As I said above, I like a combination. This means I put a couple of live baits out behind the boat and then proceed to throw artificials off the bow. The only way to go in the mornings and late afternoons is with top water luresthe top water explosions you'll witness from trout are amazing. Most top water lures are similar and work much the same, although, I feel Rapala's Skitterwalk has something special about it and is my top pick. Once the top water action slows down you'll need to move to sinking lures, whether you're using soft plastics, hard lures, spinner baits, or flies, there should be no problem continuing to catch trout.
While redfish may be caught throughout the sound, the residential docks offer you the best chance of getting into them in good numbers. The ideal way to fish the docks is to use a trolling motor while moving from one dock to the next as you cast around and beneath them. The water depth around these docks will range anywhere from two to fifteen feet, depending on where you are in the sound and the length of the dock.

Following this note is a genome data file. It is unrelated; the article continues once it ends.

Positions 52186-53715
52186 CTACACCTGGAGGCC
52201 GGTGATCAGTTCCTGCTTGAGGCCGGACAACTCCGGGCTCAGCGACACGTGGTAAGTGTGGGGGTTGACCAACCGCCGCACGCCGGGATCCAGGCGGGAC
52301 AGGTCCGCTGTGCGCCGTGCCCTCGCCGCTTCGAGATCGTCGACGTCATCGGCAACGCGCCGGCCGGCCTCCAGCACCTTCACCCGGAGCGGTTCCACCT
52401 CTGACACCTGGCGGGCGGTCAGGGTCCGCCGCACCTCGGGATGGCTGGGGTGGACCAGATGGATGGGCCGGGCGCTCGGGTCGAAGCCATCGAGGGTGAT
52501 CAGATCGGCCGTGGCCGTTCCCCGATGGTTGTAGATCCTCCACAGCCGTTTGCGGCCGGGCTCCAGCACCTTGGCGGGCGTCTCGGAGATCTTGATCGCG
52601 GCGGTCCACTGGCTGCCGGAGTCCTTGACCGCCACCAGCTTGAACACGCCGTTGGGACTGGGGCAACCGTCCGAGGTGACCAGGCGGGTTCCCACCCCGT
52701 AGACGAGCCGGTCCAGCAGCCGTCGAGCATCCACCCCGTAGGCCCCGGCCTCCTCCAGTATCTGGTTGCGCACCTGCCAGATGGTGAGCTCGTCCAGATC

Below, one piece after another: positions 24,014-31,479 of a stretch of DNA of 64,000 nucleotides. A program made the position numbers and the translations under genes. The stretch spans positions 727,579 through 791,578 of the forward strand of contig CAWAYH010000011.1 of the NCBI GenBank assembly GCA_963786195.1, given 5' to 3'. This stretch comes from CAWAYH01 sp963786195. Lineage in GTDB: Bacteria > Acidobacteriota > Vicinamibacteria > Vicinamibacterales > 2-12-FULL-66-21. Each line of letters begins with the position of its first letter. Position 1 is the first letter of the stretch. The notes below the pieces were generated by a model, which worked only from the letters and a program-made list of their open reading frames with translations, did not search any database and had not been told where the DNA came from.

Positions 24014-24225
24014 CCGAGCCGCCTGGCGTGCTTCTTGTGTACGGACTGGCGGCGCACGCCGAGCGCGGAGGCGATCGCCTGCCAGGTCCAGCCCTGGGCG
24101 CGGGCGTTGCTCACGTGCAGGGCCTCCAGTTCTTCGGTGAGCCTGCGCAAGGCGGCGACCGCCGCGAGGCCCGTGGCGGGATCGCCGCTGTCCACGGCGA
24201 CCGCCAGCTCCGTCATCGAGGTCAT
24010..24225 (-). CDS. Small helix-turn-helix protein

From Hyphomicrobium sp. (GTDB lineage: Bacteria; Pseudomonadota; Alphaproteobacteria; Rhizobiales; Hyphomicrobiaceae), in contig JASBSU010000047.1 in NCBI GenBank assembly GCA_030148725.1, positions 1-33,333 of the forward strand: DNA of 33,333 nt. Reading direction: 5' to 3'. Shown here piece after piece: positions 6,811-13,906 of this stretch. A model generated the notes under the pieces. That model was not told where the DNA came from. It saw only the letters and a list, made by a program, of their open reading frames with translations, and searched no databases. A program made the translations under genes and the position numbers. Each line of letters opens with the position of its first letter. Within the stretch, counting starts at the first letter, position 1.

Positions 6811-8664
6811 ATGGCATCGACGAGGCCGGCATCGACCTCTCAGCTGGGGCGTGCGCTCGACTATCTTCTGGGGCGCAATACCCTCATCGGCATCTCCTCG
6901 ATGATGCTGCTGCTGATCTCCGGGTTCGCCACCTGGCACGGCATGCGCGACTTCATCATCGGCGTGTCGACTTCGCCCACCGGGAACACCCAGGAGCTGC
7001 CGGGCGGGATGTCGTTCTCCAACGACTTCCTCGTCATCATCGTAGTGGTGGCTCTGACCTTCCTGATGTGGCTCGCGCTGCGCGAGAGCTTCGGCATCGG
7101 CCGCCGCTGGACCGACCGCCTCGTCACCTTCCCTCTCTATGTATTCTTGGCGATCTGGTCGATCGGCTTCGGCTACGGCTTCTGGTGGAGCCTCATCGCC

My favorite tactic for redfish is live bait fishing. Ordinarily you can fish the docks without a weight unless you encounter heavy winds or a strong moving tide. Taking that into consideration, splicing a 24- to 36-inch, twenty to 30-pound fluorocarbon leader to your line seems to work best. A wide variety of hooks can be used and should be determined by the type of bait you're fishing with. My preferred hook is an Eagle Claw #1 straight hook when using live shrimp. As with trout fishing, when using larger baits such as pinfish or mullet, you will need to increase the size of your hook to accommodate the bait.
Finding flounder can sometimes be the toughest part of completing a slam in the sound. They are mostly found around structure, which could include the docks where you were just searching for redfish.
Some of my favorite places to look for flounder are around bridges such as Bob Sikes Bridge, which connects Gulf Breeze to Pensacola Beach. You'll also find a handful of rock structures in the sound.